Monday, Dec. 17, 2007 By ANDREW PURVIS
A villager walks through a rubble in Qlatooka, near Iraq’s border with Turkey on Sunday, Dec. 16, 2007. Turkish war planes bombed Kurdish rebel targets inside northern Iraq, Sunday.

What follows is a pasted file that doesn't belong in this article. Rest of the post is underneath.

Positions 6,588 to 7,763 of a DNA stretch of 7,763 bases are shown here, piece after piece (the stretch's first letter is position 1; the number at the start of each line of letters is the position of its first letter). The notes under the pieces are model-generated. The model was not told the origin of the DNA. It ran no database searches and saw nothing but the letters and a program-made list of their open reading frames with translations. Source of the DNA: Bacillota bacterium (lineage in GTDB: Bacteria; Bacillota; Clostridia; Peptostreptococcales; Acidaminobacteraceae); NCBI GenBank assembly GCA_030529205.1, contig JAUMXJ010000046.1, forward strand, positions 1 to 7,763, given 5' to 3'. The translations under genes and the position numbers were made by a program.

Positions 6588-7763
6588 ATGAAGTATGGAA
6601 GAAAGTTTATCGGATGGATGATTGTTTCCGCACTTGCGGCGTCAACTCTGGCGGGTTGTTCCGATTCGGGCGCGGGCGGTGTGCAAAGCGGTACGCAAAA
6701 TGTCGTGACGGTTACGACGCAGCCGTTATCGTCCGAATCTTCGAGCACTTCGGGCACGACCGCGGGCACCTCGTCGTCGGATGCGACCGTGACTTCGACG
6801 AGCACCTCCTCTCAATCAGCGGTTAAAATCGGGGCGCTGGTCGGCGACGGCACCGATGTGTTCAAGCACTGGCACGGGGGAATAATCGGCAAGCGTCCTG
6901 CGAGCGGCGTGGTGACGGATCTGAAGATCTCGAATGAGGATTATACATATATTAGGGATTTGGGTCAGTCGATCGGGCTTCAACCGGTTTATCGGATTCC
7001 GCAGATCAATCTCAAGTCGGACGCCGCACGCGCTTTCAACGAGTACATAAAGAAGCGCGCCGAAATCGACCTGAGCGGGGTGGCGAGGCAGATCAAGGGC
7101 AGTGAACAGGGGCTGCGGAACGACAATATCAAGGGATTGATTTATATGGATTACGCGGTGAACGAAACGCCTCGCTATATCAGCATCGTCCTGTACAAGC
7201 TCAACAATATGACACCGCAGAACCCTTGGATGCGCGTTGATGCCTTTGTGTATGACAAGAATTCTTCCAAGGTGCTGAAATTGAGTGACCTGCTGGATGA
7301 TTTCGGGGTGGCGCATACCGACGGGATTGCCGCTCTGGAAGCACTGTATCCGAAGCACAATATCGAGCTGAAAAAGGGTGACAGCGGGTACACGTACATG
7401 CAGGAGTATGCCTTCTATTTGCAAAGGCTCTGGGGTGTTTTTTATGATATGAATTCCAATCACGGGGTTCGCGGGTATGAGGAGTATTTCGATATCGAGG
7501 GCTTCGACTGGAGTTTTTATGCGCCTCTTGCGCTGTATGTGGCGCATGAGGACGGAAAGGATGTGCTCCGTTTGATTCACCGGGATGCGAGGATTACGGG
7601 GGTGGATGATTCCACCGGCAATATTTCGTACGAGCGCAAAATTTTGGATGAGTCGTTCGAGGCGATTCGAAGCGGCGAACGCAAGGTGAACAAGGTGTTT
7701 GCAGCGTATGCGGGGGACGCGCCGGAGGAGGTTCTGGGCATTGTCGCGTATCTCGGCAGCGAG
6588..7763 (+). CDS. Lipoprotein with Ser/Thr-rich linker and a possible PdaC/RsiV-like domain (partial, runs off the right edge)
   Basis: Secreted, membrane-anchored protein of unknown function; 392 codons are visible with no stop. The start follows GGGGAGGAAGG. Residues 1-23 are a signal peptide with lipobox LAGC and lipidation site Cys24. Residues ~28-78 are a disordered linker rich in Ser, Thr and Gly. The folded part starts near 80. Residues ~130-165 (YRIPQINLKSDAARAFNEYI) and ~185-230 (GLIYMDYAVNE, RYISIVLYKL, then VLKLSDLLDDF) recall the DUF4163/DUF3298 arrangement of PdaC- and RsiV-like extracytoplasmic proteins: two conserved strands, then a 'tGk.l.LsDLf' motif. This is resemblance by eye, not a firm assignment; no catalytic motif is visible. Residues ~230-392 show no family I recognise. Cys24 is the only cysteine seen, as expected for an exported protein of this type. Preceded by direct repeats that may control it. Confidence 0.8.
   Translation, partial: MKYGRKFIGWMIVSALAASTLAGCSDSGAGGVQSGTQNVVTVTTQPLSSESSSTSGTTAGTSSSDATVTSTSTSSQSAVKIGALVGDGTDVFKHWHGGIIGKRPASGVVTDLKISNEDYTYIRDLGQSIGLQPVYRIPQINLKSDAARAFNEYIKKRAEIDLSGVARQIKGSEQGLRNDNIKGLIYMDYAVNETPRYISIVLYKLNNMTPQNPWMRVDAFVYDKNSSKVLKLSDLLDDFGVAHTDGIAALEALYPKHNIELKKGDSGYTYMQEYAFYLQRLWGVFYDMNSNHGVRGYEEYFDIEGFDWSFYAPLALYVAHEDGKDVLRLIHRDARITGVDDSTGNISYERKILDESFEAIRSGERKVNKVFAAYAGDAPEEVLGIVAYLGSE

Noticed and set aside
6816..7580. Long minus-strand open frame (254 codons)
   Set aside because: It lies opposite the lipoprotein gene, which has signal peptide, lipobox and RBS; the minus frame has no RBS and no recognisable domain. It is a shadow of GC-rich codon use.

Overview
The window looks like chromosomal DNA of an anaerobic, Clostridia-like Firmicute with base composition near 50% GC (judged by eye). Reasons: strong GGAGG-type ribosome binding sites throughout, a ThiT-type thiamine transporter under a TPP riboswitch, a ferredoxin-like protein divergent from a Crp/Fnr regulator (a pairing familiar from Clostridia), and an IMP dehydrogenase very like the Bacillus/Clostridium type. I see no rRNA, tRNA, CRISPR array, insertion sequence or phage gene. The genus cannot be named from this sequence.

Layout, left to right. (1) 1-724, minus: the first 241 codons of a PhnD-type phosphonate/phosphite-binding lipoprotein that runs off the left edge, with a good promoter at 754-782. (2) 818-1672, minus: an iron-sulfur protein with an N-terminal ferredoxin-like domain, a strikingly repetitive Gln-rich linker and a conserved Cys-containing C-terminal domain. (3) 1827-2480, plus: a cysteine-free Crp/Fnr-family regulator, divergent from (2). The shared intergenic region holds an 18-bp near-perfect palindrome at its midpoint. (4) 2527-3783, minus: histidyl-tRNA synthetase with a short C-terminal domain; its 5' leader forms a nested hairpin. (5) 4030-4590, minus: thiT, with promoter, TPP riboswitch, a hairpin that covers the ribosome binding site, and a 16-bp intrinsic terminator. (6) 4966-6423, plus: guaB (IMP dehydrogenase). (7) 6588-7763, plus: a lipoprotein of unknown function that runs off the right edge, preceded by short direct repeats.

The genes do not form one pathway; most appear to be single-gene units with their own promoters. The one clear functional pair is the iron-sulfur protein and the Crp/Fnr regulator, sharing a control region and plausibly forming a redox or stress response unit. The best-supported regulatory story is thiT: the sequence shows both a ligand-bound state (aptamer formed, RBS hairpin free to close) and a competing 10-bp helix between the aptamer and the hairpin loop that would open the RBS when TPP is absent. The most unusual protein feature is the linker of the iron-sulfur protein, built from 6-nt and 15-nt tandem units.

The official U.S. line is that Washington did not approve Turkey’s Sunday air strike on Kurdish targets in northern Iraq. But the U.S. does control the skies over Iraq and the Pentagon did open airspace over Iraq for at least three hours to Turkish warplanes. It was also informed of the raids beforehand, according to an American spokesperson in Ankara. "By opening its airspace, America gave its approval to the operation," Turkish General Yasar Buyukanit said. He also said U.S. intelligence provided targeting information for the attack. The U.S. may not have formally approved Sunday’s operation, but it did everything short of that. In fact, the raids "show a degree of tactical cooperation between the U.S. and Turkey that we have not seen since the beginning of the Iraq war," according to Mark Parris, a former U.S.ambassador to Turkey now at the Brookings Institution in Washington D.C. Turkey sent another 300 troops across the border on Tuesday. Washington may see such raids as the best way to prevent tensions between Turkey and Iraq from spilling over into a broader conflict.